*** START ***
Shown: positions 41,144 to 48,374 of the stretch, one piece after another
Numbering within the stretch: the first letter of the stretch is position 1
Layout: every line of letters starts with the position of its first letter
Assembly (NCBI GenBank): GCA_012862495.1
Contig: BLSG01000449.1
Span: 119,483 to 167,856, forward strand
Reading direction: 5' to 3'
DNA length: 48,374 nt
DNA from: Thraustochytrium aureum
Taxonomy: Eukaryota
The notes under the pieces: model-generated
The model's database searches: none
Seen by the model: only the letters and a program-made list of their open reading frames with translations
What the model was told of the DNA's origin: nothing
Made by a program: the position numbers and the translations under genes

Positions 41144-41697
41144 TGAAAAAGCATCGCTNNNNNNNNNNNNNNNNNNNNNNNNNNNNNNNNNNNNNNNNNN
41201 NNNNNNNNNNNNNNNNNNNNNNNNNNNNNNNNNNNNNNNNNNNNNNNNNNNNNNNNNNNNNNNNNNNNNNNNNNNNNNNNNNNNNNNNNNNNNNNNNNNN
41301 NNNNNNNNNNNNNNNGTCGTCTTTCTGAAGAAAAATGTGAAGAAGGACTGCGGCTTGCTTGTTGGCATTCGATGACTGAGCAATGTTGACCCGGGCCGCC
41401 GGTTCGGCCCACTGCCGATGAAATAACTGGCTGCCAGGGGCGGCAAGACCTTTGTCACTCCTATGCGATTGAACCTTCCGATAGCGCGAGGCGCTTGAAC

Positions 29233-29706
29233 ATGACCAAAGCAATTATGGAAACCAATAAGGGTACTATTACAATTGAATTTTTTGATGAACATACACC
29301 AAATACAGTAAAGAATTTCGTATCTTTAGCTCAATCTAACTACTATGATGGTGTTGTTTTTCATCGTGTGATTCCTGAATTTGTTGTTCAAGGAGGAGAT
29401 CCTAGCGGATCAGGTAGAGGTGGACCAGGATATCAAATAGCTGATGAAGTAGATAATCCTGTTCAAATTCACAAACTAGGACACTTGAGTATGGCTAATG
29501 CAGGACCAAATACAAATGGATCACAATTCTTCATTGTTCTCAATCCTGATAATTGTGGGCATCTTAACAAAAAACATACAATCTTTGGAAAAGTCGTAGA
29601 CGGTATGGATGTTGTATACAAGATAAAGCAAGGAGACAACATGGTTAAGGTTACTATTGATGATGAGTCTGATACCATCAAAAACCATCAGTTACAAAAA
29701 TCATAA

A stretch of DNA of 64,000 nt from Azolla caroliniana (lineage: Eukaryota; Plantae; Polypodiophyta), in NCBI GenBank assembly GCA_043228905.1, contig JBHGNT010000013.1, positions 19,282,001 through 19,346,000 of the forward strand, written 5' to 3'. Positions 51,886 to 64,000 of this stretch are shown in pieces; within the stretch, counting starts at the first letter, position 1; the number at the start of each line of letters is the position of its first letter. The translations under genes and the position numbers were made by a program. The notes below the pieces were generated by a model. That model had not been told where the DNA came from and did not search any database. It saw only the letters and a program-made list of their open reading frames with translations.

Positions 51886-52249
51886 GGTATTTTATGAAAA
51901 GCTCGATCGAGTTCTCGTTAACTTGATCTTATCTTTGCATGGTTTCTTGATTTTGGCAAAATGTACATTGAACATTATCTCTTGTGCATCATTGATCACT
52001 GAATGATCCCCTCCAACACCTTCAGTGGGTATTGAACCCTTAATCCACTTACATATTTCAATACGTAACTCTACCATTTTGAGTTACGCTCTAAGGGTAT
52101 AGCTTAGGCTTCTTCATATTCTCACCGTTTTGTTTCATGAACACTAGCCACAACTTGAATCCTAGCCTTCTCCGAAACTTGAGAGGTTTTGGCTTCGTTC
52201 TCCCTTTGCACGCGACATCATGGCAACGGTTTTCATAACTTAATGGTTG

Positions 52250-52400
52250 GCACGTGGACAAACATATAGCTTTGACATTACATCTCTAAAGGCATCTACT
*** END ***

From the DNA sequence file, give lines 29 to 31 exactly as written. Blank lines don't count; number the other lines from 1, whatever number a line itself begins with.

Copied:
Positions 51886-52249
51886 GGTATTTTATGAAAA
51901 GCTCGATCGAGTTCTCGTTAACTTGATCTTATCTTTGCATGGTTTCTTGATTTTGGCAAAATGTACATTGAACATTATCTCTTGTGCATCATTGATCACT